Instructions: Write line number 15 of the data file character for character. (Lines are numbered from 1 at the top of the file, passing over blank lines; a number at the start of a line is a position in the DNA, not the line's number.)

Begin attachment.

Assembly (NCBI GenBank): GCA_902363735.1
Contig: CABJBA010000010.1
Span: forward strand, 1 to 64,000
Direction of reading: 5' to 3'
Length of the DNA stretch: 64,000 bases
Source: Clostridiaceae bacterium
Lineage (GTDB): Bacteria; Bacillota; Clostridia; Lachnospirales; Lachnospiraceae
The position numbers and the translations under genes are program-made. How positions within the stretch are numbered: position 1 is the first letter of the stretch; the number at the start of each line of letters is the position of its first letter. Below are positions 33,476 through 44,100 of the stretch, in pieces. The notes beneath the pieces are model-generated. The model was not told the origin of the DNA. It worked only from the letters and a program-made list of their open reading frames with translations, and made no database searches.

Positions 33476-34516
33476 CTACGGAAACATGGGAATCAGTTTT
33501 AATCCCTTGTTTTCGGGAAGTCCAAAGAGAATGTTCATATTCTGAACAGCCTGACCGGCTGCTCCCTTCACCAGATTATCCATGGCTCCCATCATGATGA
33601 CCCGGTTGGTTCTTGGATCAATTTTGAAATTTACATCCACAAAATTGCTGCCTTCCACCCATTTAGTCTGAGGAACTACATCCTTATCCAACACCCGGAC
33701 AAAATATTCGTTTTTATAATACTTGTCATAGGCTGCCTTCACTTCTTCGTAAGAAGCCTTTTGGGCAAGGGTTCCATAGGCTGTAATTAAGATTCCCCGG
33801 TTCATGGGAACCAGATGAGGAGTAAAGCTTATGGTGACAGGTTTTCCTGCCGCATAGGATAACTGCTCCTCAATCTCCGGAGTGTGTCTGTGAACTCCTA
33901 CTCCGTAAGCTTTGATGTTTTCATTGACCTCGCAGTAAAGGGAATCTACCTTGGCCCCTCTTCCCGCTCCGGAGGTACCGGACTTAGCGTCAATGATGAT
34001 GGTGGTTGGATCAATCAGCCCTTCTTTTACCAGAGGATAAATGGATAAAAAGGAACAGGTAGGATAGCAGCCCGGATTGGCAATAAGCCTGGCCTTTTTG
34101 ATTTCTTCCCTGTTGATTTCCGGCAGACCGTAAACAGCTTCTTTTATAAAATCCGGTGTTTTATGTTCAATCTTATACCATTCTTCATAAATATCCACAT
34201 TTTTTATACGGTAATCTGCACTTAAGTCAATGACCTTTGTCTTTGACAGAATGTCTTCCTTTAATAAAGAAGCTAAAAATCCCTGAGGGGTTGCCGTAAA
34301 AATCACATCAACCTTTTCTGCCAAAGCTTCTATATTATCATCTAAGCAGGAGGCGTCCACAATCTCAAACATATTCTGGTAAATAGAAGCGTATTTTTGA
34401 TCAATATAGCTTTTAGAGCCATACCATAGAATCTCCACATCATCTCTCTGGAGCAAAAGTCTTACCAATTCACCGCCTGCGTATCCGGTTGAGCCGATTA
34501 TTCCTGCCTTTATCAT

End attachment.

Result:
33901 CTCCGTAAGCTTTGATGTTTTCATTGACCTCGCAGTAAAGGGAATCTACCTTGGCCCCTCTTCCCGCTCCGGAGGTACCGGACTTAGCGTCAATGATGAT